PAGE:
# Thread: Dual parachutes - parachute interaction.

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1. New Member
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10th August 2011
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## Dual parachutes - parachute interaction.

Hello,

I'm doing TARC and since there's a time range, optimizing the parachute size is extremely important. However, based on calculations, my rocket needs a 21 inch chute to hit that range. The problem is that all the parachutes I find around that size are way too heavy because the cloth that they employ is way too thick.

So instead, I've decided to use two parachutes. One of them will be 15". I have yet to decide on the other size, but I think it should be from 12-15 inches in diameter.

The problem is that I have no idea how to calculate how the parachutes interact, so I was wondering if there was anyone out there with extensive dual-chute experience who could shed some light on the topic.

Does the drag just depend on the net area? As in, two 15" would equal to a 21" due to the area calculated from radius? Or is it more complicated due to the aerodynamics caused by interactions with the parachute slip stream caused by another parachute?

I've also heard that the main reason people use dual chutes is redundancy? Is that true? To clarify, I'm thinking of attaching one parachute to the fin section and another one to either the shock cord or the sections with the payload bay and nose cone.

2. It's more complicated than just matching the surface area. I don't have the book in front of me, so going from memory, but if I remember right, each canopy generates roughly 2/3 the drag it normally would.

3. also a lot has to do with the positions of the chutes. You make want to research Apogee's website or even contact them and they might be able to help you? Tim is very knowledgeable.

4. The parachutes angle away from each other quite dramatically, so their effective area is reduced a lot. This is mitigated by using looooooooong shock cords above the split, but that adds weight and volume.

5. New Member
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There are a couple of factors which say to me that there needs to be a better way:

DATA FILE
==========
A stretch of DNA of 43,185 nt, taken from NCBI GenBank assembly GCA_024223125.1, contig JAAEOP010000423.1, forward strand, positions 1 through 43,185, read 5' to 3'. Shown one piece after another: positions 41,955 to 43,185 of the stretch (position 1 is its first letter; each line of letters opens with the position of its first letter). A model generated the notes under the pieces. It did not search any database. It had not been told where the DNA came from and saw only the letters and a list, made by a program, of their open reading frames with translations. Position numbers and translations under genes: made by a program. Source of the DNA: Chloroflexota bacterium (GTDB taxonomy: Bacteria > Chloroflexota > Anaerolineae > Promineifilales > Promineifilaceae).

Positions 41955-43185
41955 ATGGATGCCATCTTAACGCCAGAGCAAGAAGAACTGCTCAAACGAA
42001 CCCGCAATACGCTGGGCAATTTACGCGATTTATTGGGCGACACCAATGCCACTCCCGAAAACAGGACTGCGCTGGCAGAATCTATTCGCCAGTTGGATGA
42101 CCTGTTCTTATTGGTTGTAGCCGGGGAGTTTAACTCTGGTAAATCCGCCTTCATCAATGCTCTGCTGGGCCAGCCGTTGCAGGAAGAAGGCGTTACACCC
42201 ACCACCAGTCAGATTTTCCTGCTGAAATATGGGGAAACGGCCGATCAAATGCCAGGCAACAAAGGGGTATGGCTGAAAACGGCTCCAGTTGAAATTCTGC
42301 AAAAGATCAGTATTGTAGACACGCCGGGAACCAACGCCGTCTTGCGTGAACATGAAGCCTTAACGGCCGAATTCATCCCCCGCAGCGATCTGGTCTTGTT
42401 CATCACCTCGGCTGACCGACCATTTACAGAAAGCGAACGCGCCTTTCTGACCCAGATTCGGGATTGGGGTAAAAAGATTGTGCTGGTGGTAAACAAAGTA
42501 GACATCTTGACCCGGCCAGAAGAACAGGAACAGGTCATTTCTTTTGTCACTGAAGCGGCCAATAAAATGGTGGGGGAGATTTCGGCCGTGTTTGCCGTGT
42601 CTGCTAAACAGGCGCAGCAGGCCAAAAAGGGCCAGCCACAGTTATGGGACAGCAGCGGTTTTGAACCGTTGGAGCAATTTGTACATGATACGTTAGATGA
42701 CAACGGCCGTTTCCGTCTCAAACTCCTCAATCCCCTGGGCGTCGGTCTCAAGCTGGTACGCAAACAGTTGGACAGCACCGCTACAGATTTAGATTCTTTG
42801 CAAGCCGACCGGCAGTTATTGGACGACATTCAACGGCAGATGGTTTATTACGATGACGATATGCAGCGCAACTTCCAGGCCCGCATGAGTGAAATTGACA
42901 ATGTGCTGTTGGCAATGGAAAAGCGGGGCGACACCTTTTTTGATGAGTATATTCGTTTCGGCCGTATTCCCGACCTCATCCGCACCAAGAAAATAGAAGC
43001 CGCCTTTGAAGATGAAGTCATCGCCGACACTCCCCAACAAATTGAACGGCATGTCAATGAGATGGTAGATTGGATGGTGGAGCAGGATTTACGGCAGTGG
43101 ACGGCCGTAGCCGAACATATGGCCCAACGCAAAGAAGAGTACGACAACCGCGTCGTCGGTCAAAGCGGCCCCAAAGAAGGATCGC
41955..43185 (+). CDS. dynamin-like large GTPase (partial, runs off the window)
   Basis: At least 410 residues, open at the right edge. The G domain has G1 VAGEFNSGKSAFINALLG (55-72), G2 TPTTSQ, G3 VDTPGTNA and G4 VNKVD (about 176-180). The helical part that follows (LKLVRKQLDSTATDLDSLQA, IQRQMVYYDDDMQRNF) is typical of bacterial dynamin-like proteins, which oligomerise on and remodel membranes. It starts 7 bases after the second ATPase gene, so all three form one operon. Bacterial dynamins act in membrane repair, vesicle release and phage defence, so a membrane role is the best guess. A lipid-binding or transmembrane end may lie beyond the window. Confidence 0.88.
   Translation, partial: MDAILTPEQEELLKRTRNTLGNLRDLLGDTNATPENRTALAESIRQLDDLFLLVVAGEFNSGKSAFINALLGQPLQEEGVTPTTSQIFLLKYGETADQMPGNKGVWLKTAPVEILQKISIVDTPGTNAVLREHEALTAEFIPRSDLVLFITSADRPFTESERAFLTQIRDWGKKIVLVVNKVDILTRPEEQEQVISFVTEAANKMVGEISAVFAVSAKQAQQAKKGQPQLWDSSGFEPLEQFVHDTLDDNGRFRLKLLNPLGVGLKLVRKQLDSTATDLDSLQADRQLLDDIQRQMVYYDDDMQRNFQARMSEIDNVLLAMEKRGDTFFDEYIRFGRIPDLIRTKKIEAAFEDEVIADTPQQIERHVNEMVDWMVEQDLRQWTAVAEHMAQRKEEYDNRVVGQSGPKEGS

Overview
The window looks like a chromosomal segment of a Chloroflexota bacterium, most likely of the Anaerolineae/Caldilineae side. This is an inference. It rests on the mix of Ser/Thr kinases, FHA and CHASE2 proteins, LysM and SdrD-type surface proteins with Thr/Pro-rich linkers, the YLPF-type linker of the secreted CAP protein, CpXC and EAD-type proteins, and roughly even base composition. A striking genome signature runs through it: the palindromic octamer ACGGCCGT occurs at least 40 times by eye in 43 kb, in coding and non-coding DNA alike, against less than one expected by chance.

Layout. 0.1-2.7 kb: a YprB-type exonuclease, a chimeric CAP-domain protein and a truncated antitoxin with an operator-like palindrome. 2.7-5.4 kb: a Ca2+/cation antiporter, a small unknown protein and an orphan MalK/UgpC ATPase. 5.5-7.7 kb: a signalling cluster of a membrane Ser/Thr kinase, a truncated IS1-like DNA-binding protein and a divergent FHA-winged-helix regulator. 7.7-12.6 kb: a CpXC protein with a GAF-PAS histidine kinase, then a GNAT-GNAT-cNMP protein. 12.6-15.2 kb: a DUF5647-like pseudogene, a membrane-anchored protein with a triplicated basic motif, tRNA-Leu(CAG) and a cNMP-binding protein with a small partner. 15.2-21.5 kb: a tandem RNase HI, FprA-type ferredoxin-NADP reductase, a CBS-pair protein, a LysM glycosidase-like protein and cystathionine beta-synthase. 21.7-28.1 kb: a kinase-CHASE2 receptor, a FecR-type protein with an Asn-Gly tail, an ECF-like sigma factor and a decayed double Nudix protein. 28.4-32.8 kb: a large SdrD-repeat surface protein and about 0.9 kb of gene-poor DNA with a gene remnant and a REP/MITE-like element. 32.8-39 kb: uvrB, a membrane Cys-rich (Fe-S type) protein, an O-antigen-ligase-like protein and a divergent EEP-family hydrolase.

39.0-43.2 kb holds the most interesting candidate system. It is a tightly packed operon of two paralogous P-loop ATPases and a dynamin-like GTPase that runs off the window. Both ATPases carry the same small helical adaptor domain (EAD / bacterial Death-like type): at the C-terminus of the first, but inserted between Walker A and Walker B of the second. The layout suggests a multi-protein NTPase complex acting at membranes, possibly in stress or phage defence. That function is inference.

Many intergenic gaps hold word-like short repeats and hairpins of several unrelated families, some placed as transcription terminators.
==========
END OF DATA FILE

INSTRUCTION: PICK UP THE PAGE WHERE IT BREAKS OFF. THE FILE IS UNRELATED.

1) Two parachutes with the same total area will not slow an item as much as a single parachutes.
2) Two parachutes (or the same material) with the same total area will always weigh more than one parachute.

Not sure where you would find them, but Aerotech lists a 22 inch parachute in their catalog. The reviews on their rockets often mention how light their parachutes are. Also you might consider the Dynastar parachute. They are available from here:
http://www.apogeerockets.com/parachu...d-Power_chutes
This is sold as a 32 inch plastic parachute designed for mid power rockets. You could probably cut it down to the size you need.

6. New Member
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First, I have no connection to any source I have posted. But I did come across another source to consider in your search for a parachute:
They have several lightweight parachutes in the size range you are looking for. And again, I would not easily give up having a single parachute. You can also find nylon parachute flares that are thin enough to be translucent. That option would leave you with a need to modify it so it was small enough. But the cost isn't too high. (About \$15 for a 60 inch chute.)

7. Originally Posted by blackwing1
Hello,

I'm doing TARC and since there's a time range, optimizing the parachute size is extremely important. However, based on calculations, my rocket needs a 21 inch chute to hit that range. The problem is that all the parachutes I find around that size are way too heavy because the cloth that they employ is way too thick.
Originally Posted by 1tree
Not sure where you would find them, but Aerotech lists a 22 inch parachute in their catalog. The reviews on their rockets often mention how light their parachutes are. Also you might consider the Dynastar parachute. They are available from here: http://www.apogeerockets.com/parachu...d-Power_chutes This is sold as a 32 inch plastic parachute designed for mid power rockets. You could probably cut it down to the size you need.

A couple quick things come to mind...

The yellow parachute that come with AeroTech kits (Aerreaux, Mustang, etc...), is very light - by far the lightest of the nylon parachutes I have used. Available here... http://www.aerotech-rocketry.com/products.aspx You can also adjust the descent rate with an appropriately sized spill hole.

I agree with 1tree - Cutting down one of those giant plastic parachutes from apogee, or making your own, is another good option.

If weight is an issue, you will always be better off with a single parachute than multiples. Less chance of entanglement during deployment. The chutes tip away from each other, so they are individually not as efficient as either would be alone, although the two together are still more drag than a single of the same size.
Last edited by SMR; 23rd February 2012 at 06:27 PM.

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